Whiteout blizzards, icy water that rarely tops 40 degrees and numb fingers and toes aren’t exactly synonymous with surfing.
But for a growing niche of hardy wave-seekers, those daunting conditions are part of a less-traveled journey to surfing nirvana: scoring that perfect, never-surfed-before swell in a remote cold-water place like Norway, Iceland, British Columbia, Newfoundland, Alaska or Russia.
“As a culture, surfing has always been rooted in the idea of going further and deeper and getting farther away.”
- Chris Burkard, surf photographer
“It’s so rare in this day and age that you’re able to discover a new wave, and it seems like all the warm-water places are all fished out,” said Patrick Millin, a pro surfer from San Diego who has been chasing waves in Norway since 2007. “When I first [arrived in Norway], I thought, ‘This place is so unexplored.’ And there’s so much to explore….
“We found like five waves that no one had ever surfed,” Millin continued. “It was like the Gold Rush. We were waxing our boards and saying, ‘I’m going to be the first one to surf it, and I’m going to name it.’”
A recently released, 8-minute film, “Arctic Swell: Surfing the ends of the Earth,” offers a thrilling peek into the triumphs and challenges of surfing in frigid conditions.
Part of a behind-the-scenes series showcasing photographers, the SmugMug film documents the work of Chris Burkard, a California-based photographer for Surfer magazine, as he shoots a group of three surfers, including Millin, along the shores of Norway’s far-flung Lofoten Islands.
“As a culture, surfing has always been rooted in the idea of going further and deeper and getting farther away,” said Burkard, a self-described “cold-water fanatic” who has spent a large part of the last decade chasing down waves in arctic climates. “That’s one of the raddest things about it, and I think that’s what we really tapped into.”
Though it contradicts the image of sun-soaked beaches, suntans and flimsy board shorts, surfing in non-tropical environments isn’t new. The invention of the neoprene wetsuit in the 1950s opened the door to cold-water coasts that had been previously impossible – or, at the very least, quite unpleasant – to surf for extended periods of time.
But in recent years, cold-water surfing, also known as extreme or Arctic surfing, has been riding a wave of popularity. Several factors are at play: improvements in wetsuit technology, the explosion of social media platforms to share dramatic images of surf juxtaposed with snow, and the growth of adventure travel in general.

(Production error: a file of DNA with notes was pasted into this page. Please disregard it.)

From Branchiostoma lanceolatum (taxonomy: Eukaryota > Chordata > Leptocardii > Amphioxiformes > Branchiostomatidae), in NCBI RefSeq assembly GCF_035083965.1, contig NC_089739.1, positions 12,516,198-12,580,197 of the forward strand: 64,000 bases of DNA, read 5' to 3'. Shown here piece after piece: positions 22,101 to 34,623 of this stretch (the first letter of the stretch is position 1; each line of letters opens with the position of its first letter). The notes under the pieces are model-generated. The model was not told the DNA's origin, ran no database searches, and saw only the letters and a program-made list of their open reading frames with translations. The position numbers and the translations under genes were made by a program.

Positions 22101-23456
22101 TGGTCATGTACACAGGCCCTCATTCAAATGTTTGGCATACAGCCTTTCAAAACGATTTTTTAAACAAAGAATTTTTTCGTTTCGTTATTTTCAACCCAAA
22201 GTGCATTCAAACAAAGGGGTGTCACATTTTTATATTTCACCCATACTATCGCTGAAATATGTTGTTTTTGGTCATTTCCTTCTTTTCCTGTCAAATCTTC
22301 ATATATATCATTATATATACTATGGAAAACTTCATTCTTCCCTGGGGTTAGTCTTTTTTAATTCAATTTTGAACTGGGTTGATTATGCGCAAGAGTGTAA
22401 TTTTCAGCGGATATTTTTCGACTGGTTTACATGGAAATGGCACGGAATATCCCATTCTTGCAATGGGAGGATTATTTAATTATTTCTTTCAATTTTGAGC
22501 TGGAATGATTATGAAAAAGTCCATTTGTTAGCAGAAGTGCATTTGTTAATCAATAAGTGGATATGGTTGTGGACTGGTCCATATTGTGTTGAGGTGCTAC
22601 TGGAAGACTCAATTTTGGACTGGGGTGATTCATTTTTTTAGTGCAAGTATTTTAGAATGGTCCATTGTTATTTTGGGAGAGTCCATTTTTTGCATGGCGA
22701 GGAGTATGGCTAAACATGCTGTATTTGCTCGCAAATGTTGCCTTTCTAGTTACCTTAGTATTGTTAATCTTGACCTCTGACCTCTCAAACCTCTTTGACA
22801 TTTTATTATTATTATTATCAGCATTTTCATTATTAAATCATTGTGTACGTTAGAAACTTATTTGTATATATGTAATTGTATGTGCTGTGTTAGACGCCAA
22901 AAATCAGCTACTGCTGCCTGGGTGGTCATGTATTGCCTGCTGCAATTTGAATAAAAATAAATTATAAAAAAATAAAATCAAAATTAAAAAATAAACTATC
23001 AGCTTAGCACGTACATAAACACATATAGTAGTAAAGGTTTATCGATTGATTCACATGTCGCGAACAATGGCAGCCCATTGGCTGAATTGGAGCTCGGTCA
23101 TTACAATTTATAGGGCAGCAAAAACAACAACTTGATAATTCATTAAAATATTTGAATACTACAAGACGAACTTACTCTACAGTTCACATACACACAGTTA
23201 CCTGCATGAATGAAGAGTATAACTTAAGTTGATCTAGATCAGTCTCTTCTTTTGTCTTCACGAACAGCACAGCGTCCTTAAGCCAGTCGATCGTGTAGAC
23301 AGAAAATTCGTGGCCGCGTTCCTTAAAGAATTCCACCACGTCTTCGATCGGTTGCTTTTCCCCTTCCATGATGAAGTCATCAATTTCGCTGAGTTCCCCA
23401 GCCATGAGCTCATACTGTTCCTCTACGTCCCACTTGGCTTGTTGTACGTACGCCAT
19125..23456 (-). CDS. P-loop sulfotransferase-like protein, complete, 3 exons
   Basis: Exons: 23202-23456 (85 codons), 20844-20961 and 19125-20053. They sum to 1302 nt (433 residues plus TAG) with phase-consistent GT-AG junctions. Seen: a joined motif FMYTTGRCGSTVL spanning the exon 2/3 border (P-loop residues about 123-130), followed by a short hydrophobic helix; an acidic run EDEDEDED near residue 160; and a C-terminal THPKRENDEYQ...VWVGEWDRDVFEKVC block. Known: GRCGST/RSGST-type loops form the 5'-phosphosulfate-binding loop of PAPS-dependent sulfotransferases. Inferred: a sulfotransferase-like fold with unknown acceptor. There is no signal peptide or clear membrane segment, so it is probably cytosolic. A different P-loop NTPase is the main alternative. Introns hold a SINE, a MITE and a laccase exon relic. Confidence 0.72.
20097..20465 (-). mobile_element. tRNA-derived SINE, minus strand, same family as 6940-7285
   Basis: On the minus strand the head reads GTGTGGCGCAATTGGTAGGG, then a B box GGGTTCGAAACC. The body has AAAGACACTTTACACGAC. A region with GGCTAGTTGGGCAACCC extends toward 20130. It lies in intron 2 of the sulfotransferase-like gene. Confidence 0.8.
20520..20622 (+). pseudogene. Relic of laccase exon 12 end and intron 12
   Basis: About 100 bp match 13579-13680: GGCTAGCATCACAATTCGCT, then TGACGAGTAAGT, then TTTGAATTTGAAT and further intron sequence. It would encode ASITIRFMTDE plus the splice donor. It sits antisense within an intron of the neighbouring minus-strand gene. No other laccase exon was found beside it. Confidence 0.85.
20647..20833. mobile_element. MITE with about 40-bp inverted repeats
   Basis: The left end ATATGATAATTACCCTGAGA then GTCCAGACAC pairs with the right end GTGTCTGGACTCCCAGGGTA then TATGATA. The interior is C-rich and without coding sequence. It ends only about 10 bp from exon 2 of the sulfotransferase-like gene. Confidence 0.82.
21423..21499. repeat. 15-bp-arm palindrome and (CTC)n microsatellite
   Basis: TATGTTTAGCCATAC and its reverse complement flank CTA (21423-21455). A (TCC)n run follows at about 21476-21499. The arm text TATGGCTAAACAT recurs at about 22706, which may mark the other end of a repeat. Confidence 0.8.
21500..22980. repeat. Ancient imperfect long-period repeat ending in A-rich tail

As a result, tour operators that specialize in extreme surfing are seeing an uptick in business. Artic Surfers, which has offered custom surfing and outdoor adventure excursions around Iceland since 2012, now hosts surfing trips year-round. Customers pay up to $3,915 for a seven-day “Surf and Snow” tour that includes Arctic surfing and backcountry snowboarding. Co-founder Ingó Olsen says men and women from 15 to 65 have paddled with the group.
In places like Iceland, “where the weather is changing its mind every 15 minutes,” it’s important that first-time visitors find an experienced guide, he said. Equally important is being fit to handle the unique demands of cold-weather surfing: hauling a board over rocky, snow-covered beaches, for example, and having the stamina to paddle through frigid surf.
“To be comfortable, you need to know what you are doing or be guided by one that has the knowledge, be physically up for the challenge and use quality equipment that fits with the weather and other conditions you will be in,” Olsen said.
More people are participating, but Arctic surfing has a ways to go before it becomes mainstream. First of all, there’s that little matter of the cold air and frigid water. Even with the insulation of a neoprene wetsuit, “if you get flushed with water when you fall down, it’s like you’re getting electrocuted,” Millin said. “The water is so cold it feels like fire. It strips your air away.”
Burkard added that the mental aspect of dealing with the cold is as tough as – if not tougher than – the physical challenges.
“You’re managing your level of consciousness, because the colder it is, the harder it is to make good decisions and think through things,” he said. “There are so many elements to contend with.”
Then there’s the matter of expenses. Nordic countries are notoriously pricey: Norway, for example, was recently ranked by the World Bank as one of the top two most expensive economies in the world. And Alaska, another popular spot for cold-weather surfing, isn’t easy on the wallet, either, with food and lodging prices that are often double those in the Lower 48.
But despite the myriad challenges, proponents say the thrill of scoring a wave – or, in Burkard’s case, an epic photo of someone scoring a wave – in an ethereal landscape of glaciers, snow-capped peaks and snowy, empty beaches is unparalleled.
“When you’re in the water and it’s freezing and you have all these elements working against you, when they do come together, it makes it all worthwhile,” Burkard said. “You feel a little more alive. That’s what why we seek out these wild places.”